Relapse: 5 Ways to Cope

I have anxiety and mild depression. I am not like the stereotypical person with mental illness. I come across as fearless and carefree. I am happy and motivated. I am high-functioning.

sad-depressionBut I wasn’t always like this. I did have a rough past. I was diagnosed with anxiety and depression eight years ago. At first, I struggled to take care of myself…I didn’t even know how. I self-harmed and had thoughts of suicide. I had panic attacks and breakdowns every day.

Then, things happened that allowed me to view my life in a new light. Some of them were bad and affected me a lot, but it opened my eyes a little bit. Most of them made me just realize that I love life and I have a lot to be grateful for.

Don’t get me wrong. It wasn’t easy. It took more effort than just changing my outlook. After these realizations, I did have to fight and put myself on a strict self-care plan. So, I am a lot better than I was two years ago.

I take medication daily, see a counselor, engage in self-care activities like using essential oils and seek help from friends when I need to. I also set goals and make plans, which keeps me motivated and keeps my life exciting.5-ways-depression-help

Am I cured? Not quite. Mental illness can’t be cured; they can only get easier to deal with. I still have bad days. Everyone does. And every once in a while, I also go through a depression relapse. Relapse means something different for some people. I consider it a relapse when I’m depressed, without reason, for more than three days.

How do I deal with those days? How do I cope with falling after I made so much progress?

1. I allow myself to be depressed. For me, it is important that I let myself have bad days and let my brain do what it wants to do. Sometimes I’m tired of being strong. Or maybe I’m overwhelmed and a rest is what I need.

2. I tell my go-to person. Whenever I feel myself start to slide into relapse, I tell my best friend. Whenever I hit relapse, I tell my best friend. I tell my best friend everything because I learned from the past that I can’t go through it alone.

3. I identify any triggers or causes. After I tell my best friend, we try and figure out if something caused it. It’s usually because I forgot to take my medication for a few days or I had a flashback. Then we try and find a solution. Or, it could be because of nothing and that’s okay too.

4. I make necessary lifestyle changes. I decide if I should adjust my medications. I engage in more self-care activities. I treat myself to things I like. I make future plans to look forward to. Sometimes I will put myself on a daily schedule. I figure out what I need and…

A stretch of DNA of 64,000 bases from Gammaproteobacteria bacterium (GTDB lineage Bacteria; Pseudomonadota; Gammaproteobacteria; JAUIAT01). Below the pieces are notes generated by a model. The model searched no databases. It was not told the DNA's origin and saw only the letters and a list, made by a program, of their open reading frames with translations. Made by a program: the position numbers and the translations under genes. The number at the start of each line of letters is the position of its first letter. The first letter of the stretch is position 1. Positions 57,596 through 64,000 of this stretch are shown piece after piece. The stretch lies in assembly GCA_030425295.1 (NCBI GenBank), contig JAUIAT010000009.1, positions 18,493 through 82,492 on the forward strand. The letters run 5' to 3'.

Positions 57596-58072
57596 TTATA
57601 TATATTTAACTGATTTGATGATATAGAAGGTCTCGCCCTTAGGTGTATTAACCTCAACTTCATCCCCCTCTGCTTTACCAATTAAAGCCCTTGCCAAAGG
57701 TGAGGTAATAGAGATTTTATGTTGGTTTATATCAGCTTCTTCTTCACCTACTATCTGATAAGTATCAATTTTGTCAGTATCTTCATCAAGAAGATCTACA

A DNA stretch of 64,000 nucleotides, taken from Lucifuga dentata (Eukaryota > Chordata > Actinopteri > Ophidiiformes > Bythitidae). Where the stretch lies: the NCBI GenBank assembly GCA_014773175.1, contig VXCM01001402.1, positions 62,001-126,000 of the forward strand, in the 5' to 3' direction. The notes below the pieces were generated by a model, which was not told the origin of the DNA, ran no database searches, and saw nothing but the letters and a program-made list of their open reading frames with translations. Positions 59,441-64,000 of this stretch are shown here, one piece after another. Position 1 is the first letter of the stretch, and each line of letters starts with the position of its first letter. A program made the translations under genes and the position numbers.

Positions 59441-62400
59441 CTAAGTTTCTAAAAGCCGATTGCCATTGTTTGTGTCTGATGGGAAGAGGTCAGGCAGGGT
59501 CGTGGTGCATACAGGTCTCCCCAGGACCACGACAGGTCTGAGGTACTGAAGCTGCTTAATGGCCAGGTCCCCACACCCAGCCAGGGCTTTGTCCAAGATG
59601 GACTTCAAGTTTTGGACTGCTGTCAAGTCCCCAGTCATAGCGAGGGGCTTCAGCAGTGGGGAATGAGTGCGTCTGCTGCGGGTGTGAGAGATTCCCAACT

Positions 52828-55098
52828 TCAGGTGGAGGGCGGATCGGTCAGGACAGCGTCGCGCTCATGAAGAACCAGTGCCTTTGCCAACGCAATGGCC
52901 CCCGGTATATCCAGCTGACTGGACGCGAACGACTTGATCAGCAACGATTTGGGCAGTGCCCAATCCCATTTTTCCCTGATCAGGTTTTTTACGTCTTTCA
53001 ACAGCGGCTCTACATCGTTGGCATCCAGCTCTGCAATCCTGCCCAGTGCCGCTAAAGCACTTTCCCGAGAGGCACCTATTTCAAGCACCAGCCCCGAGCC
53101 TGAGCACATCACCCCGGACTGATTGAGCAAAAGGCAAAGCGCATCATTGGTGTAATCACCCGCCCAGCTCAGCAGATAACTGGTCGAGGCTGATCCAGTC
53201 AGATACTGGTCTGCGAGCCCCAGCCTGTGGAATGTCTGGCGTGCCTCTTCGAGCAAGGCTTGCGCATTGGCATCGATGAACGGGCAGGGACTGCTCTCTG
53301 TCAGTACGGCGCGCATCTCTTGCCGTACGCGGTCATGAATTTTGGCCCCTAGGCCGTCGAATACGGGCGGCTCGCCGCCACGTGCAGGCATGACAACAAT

5. I slowly get back up. It doesn’t happen overnight…I never want it to because it is best to take things slow, especially after spending a few days in a depressed state, doing very little. I don’t want to force my mind and body to do something it doesn’t want to do; it will only cause stress. But I try to make sure I progress, and not fall back down.


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Jessica Victoria, 22, is a mental health advocate and freelancer from Ontario, Canada. She is familiar with the struggles of depression, anxiety disorders, and borderline personality traits, as she tackles them head-on in her daily life. You can find her on Facebook, Twitter, and Instagram.

 

 

 

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13 thoughts on “Relapse: 5 Ways to Cope

  1. Thanks for sharing. It’s sometimes hard for those who don’t suffer from depression to truly understand what it really means or how to help those who do. These coping options are helpful when considering both sides of spectrum.

    Liked by 1 person

  2. Thank you for sharing. I know it helps so much for me when people who are very very close to me identify that I’m not acting like myself, it lets me identify these things. It’s sometimes so hard to see from the inside.

    Liked by 1 person

  3. WOW! I commend you for posting this. So courageous. I admire your transparentransparency. I was suicidal in my teen years and is now an overcomer and advocate for having a “go to person” or what I call a support system. The worse thing one facing trauma can do is isolate themself. It’s deception and a trick of the enemy/mind. I understand not wanting to be judged but it’s the risk ine has to take. Thanks for this.

    Liked by 1 person

  4. This! I love that you mention you don’t ever really get over depression. It’s something that I have struggled with for years and I have mostly good days but it’s always so easy to slip back into that depressed state. As horrible as it sounds it almost feels comfortable some days to just let it happen as long as you do get back up!

    Liked by 1 person

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